[gravityform id="12" title="true" description="false" ajax="true"]

Yoga Treatment Offers Balance to Veterans with PTSD

🕑 2 minutes read
Posted October 28, 2014

Yoga for PTSDAs many as one in five veterans returning from Iraq and Afghanistan struggle with post-traumatic stress disorder (PTSD). New research from the University of Wisconsin-Madison (UW-M) finds that yoga can reduce some of PTSD’s symptoms including anxiety, hyper-vigilance, and intrusive memories. Although this study worked with only a small cohort, the results, according to the research team, are promising. PTSD interventions could include yoga as part of a comprehensive treatment plan.

The research team tested a treatment plan based on sudarshan kriya yoga, a type of yoga that focuses on breathing-based meditation. Twenty-one veterans from Iraq and Afghanistan participated in the randomized, controlled study. Eleven of the veterans participated in the yoga program, which consisted of daily three-hour sessions for seven days. The yoga program offered a regimen of meditation, stretching, and group discussion. The remaining 10 veterans served as the control group. The researchers assessed all 21 veterans a week before the study began and a week, a month, and a year after the treatment.

The veterans who participated in the yoga treatment demonstrated reduced PTSD symptoms. Their bouts of PTSD were both less frequent and less intense than those of the control group. The yoga participants had lower anxiety, felt less affected by intrusive memories, and had less intense physiological responses to startling stimuli.

Yoga is one possible alternative to the traditional PTSD treatments of behavioral therapy and medication. The researchers emphasize the importance of selecting PTSD treatments that fit the individual patient. Most veterans with PTSD receive only one type of treatment and that treatment may or may not be effective for that patient.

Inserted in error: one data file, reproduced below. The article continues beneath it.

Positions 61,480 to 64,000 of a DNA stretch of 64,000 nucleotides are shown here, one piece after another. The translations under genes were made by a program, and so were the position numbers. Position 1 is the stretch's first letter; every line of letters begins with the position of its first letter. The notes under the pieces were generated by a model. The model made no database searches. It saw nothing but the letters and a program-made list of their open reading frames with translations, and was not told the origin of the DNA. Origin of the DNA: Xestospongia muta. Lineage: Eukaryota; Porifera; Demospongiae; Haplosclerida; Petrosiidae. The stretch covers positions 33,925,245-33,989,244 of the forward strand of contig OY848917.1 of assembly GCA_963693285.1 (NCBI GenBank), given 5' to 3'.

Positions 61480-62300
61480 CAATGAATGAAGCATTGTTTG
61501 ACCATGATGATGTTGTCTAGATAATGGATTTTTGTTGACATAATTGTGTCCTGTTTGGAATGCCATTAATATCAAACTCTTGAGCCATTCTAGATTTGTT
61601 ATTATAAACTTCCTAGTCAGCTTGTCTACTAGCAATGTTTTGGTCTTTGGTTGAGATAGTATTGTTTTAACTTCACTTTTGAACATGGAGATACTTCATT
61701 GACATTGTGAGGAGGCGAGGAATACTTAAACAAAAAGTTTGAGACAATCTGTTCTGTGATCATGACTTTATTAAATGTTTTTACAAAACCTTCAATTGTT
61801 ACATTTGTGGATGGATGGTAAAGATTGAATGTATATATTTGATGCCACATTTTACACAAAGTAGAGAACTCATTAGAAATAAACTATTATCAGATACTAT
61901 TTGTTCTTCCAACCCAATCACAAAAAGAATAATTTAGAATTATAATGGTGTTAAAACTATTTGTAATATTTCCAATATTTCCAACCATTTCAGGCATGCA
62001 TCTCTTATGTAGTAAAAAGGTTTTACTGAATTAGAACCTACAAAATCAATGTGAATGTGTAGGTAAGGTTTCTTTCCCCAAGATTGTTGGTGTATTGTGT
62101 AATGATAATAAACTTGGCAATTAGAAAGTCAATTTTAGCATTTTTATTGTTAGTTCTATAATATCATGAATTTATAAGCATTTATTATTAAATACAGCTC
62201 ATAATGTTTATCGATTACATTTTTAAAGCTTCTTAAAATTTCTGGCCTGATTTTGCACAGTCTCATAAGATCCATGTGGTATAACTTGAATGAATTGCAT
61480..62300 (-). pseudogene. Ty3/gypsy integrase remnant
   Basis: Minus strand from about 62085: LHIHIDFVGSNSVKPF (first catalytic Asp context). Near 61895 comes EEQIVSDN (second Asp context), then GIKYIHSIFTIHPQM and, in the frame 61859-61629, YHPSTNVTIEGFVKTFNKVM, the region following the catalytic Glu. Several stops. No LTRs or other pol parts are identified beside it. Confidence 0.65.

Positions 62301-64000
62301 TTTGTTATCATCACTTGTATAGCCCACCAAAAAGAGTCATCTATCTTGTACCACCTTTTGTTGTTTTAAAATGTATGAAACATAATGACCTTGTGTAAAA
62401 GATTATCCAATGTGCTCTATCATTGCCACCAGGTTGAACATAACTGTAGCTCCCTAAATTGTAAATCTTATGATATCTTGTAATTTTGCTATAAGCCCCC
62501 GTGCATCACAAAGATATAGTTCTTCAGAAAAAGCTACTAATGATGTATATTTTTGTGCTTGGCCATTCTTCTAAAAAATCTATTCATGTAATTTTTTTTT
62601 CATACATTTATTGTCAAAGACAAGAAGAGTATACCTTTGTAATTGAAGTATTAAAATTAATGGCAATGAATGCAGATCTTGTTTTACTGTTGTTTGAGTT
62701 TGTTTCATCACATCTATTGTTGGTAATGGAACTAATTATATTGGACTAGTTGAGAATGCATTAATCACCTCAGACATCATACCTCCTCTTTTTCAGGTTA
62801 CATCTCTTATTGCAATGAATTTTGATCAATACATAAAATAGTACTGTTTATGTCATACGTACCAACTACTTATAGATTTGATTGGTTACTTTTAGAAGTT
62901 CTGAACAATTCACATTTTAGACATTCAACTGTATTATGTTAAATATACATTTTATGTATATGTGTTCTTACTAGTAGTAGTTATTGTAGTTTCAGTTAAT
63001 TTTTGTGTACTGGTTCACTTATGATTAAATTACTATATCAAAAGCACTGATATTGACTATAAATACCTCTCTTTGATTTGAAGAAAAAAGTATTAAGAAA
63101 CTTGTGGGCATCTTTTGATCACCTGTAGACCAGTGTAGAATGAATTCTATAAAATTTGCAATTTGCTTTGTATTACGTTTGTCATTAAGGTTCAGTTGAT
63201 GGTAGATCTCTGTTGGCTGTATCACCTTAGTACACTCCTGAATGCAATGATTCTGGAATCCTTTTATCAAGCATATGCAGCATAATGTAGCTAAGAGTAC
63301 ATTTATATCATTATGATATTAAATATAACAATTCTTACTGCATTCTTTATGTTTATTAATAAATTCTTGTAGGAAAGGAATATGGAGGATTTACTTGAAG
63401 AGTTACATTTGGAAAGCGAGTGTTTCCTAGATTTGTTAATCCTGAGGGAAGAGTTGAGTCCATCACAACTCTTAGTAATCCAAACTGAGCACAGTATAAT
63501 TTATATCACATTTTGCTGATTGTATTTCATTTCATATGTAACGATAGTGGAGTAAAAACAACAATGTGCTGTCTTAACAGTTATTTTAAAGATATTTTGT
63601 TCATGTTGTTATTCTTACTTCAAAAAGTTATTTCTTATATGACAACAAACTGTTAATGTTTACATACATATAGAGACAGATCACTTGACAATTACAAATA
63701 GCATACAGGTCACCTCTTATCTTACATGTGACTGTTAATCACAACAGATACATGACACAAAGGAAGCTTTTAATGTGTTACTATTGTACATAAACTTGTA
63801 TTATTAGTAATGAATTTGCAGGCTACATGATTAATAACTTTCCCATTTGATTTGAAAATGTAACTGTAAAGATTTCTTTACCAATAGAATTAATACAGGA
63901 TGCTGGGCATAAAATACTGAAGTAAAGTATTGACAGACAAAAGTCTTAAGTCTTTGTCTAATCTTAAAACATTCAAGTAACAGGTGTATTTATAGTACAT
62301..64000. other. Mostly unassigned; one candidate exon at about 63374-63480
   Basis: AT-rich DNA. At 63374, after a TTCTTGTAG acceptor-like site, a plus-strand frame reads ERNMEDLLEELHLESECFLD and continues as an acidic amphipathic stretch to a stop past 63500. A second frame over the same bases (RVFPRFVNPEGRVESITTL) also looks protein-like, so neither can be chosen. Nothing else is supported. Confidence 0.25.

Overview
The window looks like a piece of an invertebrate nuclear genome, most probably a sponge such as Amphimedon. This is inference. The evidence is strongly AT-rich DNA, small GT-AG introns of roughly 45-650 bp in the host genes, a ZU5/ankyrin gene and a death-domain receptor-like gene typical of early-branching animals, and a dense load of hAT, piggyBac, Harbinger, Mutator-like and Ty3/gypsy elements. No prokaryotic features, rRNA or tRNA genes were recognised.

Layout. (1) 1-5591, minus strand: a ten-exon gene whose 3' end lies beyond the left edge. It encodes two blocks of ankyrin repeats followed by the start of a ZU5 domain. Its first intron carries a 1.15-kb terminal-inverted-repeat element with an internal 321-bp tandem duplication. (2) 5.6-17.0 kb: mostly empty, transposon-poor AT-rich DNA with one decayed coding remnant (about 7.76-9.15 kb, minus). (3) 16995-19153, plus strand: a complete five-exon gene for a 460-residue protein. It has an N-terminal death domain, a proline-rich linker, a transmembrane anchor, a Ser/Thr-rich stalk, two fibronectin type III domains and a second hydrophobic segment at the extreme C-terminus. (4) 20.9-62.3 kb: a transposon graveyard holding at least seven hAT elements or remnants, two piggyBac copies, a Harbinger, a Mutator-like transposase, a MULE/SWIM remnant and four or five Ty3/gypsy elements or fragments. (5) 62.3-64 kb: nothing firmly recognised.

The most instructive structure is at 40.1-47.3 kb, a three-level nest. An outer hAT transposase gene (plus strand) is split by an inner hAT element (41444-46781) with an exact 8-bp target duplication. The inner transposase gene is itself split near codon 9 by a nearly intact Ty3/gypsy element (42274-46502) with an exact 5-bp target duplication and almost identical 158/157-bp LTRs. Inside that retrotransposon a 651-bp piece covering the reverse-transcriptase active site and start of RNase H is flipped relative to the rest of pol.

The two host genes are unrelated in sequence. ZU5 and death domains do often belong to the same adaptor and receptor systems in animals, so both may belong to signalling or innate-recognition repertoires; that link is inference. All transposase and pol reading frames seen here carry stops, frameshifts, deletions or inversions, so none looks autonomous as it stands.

Richard Davidson, one of the study’s authors and professor of psychology and psychiatry at UW-M, explains that “A clinician could use a ‘tool box’ of psychological assessments to determine the cognitive and emotional style of the patient, and thereby determine a treatment that would be most effective for that individual. Right now, a large fraction of individuals who are given any one type of therapy are not improving on that therapy. The only way we can improve that is if we determine which kinds of people will benefit most from different types of treatments.”

This research is published in the Journal of Traumatic Stress.

Previous news in PTSD:

Recent Posts
Contact Us

We're not around right now. But you can send us an email and we'll get back to you, asap.

Not readable? Change text. captcha txt

Start typing and press Enter to search